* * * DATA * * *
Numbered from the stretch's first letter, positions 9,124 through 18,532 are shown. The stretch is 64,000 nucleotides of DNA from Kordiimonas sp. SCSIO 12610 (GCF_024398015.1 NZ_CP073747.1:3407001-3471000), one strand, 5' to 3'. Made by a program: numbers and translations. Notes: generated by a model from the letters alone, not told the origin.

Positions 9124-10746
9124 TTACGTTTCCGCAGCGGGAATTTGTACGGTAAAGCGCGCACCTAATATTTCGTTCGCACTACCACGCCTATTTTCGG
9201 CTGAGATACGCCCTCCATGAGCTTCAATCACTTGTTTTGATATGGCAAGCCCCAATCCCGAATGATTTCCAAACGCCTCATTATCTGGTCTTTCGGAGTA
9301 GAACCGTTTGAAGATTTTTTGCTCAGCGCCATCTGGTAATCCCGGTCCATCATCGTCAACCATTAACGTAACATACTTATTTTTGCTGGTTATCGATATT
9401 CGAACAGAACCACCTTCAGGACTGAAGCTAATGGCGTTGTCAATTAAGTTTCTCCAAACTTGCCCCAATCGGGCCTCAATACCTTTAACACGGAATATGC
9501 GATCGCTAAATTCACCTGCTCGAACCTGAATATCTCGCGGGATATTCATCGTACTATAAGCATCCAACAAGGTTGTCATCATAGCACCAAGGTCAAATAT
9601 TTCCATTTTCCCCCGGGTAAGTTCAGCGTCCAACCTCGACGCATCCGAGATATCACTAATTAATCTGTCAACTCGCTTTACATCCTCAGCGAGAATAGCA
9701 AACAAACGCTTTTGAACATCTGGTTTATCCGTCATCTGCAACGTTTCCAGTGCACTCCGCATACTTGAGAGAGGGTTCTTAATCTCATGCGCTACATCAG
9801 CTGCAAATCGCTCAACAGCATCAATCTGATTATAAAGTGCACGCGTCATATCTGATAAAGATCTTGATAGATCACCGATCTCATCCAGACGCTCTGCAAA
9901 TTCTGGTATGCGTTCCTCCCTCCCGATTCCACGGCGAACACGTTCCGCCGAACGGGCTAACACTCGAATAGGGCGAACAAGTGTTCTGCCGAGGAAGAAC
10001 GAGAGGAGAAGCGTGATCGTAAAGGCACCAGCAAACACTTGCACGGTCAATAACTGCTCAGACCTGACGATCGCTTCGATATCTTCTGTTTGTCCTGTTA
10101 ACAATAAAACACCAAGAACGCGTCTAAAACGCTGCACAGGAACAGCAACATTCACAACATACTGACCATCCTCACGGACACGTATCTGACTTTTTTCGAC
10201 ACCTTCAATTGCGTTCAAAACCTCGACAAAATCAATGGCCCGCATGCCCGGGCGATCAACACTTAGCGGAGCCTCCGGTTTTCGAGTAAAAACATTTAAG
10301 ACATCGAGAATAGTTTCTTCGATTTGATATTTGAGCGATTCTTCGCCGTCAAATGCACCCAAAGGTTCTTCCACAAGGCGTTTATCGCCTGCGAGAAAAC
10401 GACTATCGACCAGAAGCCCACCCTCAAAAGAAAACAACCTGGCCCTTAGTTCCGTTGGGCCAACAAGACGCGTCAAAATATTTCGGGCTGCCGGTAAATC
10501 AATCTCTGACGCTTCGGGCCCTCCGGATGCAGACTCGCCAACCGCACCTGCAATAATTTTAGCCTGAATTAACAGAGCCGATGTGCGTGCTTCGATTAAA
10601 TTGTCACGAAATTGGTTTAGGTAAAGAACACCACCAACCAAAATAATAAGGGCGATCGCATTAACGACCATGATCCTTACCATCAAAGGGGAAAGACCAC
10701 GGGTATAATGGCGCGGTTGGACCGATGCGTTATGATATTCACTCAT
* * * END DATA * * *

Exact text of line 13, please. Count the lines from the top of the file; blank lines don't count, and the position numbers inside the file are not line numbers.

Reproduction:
10101 ACAATAAAACACCAAGAACGCGTCTAAAACGCTGCACAGGAACAGCAACATTCACAACATACTGACCATCCTCACGGACACGTATCTGACTTTTTTCGAC